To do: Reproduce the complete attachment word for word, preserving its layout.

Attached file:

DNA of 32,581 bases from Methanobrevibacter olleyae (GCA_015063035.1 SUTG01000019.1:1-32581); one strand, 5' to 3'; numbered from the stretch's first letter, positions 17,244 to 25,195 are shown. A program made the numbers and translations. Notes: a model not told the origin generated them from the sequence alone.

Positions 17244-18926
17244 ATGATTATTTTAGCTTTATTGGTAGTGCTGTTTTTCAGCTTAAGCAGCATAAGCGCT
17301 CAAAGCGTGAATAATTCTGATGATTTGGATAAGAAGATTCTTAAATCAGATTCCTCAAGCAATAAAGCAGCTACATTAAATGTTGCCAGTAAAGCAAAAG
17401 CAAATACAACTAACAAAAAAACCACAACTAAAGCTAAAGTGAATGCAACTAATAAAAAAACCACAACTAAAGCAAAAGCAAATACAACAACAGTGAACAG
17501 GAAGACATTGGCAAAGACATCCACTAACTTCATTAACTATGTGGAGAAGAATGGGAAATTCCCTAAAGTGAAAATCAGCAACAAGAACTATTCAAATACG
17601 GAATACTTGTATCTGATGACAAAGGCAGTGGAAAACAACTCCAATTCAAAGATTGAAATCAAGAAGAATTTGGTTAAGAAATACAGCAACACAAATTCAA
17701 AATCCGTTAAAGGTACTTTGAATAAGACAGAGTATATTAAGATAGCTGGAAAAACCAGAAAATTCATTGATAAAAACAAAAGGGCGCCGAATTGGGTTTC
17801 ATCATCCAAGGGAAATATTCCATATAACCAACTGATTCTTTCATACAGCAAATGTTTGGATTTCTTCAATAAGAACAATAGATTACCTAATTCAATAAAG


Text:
DNA of 32,581 bases from Methanobrevibacter olleyae (GCA_015063035.1 SUTG01000019.1:1-32581); one strand, 5' to 3'; numbered from the stretch's first letter, positions 17,244 to 25,195 are shown. A program made the numbers and translations. Notes: a model not told the origin generated them from the sequence alone.

Positions 17244-18926
17244 ATGATTATTTTAGCTTTATTGGTAGTGCTGTTTTTCAGCTTAAGCAGCATAAGCGCT
17301 CAAAGCGTGAATAATTCTGATGATTTGGATAAGAAGATTCTTAAATCAGATTCCTCAAGCAATAAAGCAGCTACATTAAATGTTGCCAGTAAAGCAAAAG
17401 CAAATACAACTAACAAAAAAACCACAACTAAAGCTAAAGTGAATGCAACTAATAAAAAAACCACAACTAAAGCAAAAGCAAATACAACAACAGTGAACAG
17501 GAAGACATTGGCAAAGACATCCACTAACTTCATTAACTATGTGGAGAAGAATGGGAAATTCCCTAAAGTGAAAATCAGCAACAAGAACTATTCAAATACG
17601 GAATACTTGTATCTGATGACAAAGGCAGTGGAAAACAACTCCAATTCAAAGATTGAAATCAAGAAGAATTTGGTTAAGAAATACAGCAACACAAATTCAA
17701 AATCCGTTAAAGGTACTTTGAATAAGACAGAGTATATTAAGATAGCTGGAAAAACCAGAAAATTCATTGATAAAAACAAAAGGGCGCCGAATTGGGTTTC
17801 ATCATCCAAGGGAAATATTCCATATAACCAACTGATTCTTTCATACAGCAAATGTTTGGATTTCTTCAATAAGAACAATAGATTACCTAATTCAATAAAG